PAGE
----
Nobody likes to stick their neck out and scold a community, so this was a pretty brave thing to do.  Because of that, in true monastic fashion the committee took the precaution of listing the names of all the members in a follow-up email.  And also in true monastic fashion, the warning went out to everybody, rather than to the violators alone.  No sense blaming just the ones who deserve it.

imageSuch an issue normally rates a nod and a chuckle, but Fr. Brad tackled the subject again at Mass the next morning.  He could imagine each monk reading the signs and saying in mock horror:  “Surely it is not I, Lord!”  And of course they’d be right.  It’s always about someone else, or at least it is in my case.

If the truth be told, most of us could not possibly imagine that we’ve ever irritated anyone.  Most of us couldn’t think of a single thing we do that someone else might find obnoxious.  This is why sooner or later all of us deserve to be called clueless.  And we’re cluseless because we put ourselves at the center of our own little universe and imagine we can do no wrong.  Ever.

Saint Benedict was well-aware of the potential for petty conflict and irritation in the monastery.  As an abbot of a small monastery he likely had to staff the complaint department all by himself, but generally he hoped that monks would settle things amicably, among themselves.  “Fraternal correction” was just one method that he hoped might solve problems, long before such issues escalated into agenda items for committees.

imageEven so, it’s worthwhile periodically to do a self-examination of our habits and actions, and try to imagine whether we might be doing things that get on the nerves of others.  One never knows, because in time we can easily morph into the people we once found irritating.  So it was with one confrere whom I heard muttering in the refectory about one of his table-mates:  “That man ought to be in a barn.”  That of coure was years ago, and the offending monk has long since gone to the heavenly banquet, where he likely dines in the barn.  Ironically, the mutterer has gone on to fill his shoes, and now my only hope is that he can take the time to read the pictures.


+From June 1st through the 5th the monks of Saint John’s Abbey were on retreat, with Fr. Edward Mazich, OSB, as our retreat director.  Fr. Edward is a monk of Saint Vincent Archabbey in Latrobe, PA.  The first monks to colonize Saint John’s left Saint Vincent in 1856 and within the year had settled in what became Collegeville.

+On June 3rd I presided at the abbey Mass.  It happened to be the feast day of Saint Charles Lwanga and his companions; but we also celebrated the jubilee of ordination of eight of our confreres.  For a transcript of my sermon, please go to Priesthood in the Monastery.  Following the homily Abbot John thanked the jubiliarians for their many years of service, which included two monks who celebated seventy years of ordination, one who celebrated sixty, two who celebrated fifty, and three who observed twenty-five years as priests in the monastery.  Community members then extended their hands as the abbot blessed our eight confreres.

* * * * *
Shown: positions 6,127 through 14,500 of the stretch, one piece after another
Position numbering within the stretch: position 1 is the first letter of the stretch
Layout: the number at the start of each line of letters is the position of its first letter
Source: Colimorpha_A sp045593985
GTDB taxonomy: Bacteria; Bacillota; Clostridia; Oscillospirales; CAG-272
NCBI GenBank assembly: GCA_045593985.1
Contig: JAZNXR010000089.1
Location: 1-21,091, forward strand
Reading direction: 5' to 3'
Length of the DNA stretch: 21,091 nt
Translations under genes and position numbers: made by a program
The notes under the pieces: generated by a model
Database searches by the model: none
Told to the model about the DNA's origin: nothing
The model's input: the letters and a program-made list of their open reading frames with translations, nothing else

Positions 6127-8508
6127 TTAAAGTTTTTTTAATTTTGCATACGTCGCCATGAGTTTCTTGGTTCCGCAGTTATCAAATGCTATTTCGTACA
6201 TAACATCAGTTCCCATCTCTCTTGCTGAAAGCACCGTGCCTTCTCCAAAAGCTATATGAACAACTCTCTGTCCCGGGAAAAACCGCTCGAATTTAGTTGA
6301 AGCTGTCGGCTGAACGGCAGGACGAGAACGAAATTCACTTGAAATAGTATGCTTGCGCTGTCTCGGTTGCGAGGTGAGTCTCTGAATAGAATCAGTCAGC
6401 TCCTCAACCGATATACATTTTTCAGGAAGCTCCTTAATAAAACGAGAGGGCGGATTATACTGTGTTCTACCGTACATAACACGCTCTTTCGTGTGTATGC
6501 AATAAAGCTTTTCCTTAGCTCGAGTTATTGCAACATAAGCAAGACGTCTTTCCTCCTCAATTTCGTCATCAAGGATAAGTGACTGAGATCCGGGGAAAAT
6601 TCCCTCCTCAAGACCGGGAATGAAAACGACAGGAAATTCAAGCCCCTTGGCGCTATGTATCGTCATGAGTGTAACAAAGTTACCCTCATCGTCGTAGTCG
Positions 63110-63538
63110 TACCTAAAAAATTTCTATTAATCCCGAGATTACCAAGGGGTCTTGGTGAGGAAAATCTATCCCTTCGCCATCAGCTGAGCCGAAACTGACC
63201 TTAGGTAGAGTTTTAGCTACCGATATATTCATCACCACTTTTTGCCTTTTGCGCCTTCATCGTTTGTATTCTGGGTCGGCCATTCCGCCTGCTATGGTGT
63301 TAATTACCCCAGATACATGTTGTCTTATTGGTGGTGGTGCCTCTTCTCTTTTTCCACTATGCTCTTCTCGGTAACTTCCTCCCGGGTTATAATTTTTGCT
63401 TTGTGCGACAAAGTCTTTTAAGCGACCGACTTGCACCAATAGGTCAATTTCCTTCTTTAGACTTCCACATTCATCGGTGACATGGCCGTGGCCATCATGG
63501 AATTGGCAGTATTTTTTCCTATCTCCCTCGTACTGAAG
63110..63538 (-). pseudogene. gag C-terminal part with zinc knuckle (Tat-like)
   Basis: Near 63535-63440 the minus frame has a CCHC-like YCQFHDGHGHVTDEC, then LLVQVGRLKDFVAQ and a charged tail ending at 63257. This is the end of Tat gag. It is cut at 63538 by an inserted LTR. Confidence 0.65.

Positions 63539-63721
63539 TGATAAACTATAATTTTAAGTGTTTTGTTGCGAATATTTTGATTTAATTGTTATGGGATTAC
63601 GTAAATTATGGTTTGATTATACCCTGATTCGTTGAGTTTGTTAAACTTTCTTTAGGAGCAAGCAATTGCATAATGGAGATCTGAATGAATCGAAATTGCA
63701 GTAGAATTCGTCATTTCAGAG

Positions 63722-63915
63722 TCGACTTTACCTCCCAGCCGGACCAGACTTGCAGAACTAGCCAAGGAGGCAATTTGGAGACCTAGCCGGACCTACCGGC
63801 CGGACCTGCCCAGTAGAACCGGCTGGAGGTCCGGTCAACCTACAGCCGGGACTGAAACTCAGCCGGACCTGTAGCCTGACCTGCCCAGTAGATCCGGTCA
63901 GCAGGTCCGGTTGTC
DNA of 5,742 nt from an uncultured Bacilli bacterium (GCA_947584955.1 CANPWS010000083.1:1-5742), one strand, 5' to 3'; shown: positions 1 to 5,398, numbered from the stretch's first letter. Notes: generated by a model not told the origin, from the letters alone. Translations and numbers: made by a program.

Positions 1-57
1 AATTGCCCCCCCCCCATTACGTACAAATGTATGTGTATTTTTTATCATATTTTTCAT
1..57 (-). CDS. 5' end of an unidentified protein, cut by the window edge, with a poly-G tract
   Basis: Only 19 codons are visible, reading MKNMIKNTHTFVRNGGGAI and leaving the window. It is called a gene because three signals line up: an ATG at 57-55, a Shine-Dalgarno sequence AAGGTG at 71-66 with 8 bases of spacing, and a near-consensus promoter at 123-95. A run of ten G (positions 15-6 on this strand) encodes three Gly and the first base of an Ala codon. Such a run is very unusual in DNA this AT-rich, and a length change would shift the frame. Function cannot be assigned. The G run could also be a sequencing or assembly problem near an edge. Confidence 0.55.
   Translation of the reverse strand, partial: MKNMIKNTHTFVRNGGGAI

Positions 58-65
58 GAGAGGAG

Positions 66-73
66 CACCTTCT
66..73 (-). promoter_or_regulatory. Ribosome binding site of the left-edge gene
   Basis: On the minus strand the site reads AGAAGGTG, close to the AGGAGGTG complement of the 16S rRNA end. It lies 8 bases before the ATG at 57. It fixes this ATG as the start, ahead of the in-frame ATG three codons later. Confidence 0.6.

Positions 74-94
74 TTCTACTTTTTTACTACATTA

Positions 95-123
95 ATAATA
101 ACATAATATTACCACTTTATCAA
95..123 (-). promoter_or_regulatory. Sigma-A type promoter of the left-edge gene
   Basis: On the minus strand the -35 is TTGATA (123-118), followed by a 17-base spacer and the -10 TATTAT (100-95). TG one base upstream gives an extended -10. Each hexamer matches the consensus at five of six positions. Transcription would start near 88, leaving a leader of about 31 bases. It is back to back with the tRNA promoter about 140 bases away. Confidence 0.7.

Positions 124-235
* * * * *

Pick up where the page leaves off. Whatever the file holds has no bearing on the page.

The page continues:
image+In between conferences I did slip away to visit the doctor for an annual physical.  While there I got two shots, which were painless enough.  When the nurse had finished I looked down, expecting to see the usual flesh-toned bandages.  Instead I was wearing two Bugs Bunny Bandaids.  I tried to explain that monks do not wear Bugs Bunny Bandaids, but the nurse waved it off.  They had bought a truck-load of cartoon bandaids, and the kids would wear the Micky Mouse Bandaids but turned up their noses at the Bugs Bunny Bandaids.  So that’s what they were giving out to the adults.  And they did not have any flesh-tone bandages.  They hadn’t been on sale.

+With generous rains and perfect temperatures, the landscape at Saint John’s has been lush and verdant.  The first three photos are from the Scary Mary Garden, which is tended by Fr. Geoffrey; while the last three photos come from the garden in the courtyard of the Quadrangle.

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imageBlessed Too Are the Paranoid

Sometimes the Beatitudes seem idealistic to the point of absurdity.  Take “purity of heart,” for instance.  What in the world does it mean to be pure of heart?  What’s so blessed about it?  And why would any intelligent person want to be pure of heart anyway?

At first blush the pure of heart appear to be little more than innocents abroad.  They’re the sort of people with whom conmen and muggers have a field day, because with them the pickings seem so easy.  They are the lambs who happily march off to the slaughter, oblivious to the fate that awaits them.  Who in their right mind would opt to be such docile prey?

Were Jesus to rework the Beatitudes for a 21st-century audience, and were he playing to the crowd, he’d definitely have to make some accommodation to modern tastes.  For one thing, he’d need to account for the street-smarts that many value as a virtue today.  Out would be ideals like purity of heart, because they only lead to trouble.  In would be a radically different perspective on the world, and better Beatitudes would naturally follow.

image“Blessed are the paranoid, for they will see enemies behind every bush.”  “Blessed are the deeply suspicious, for they’ll never be disappointed.”  And “blessed are the pessimists, for they shall see things going from bad to worse.”  Those would be Beatitudes better suited to our brave new world.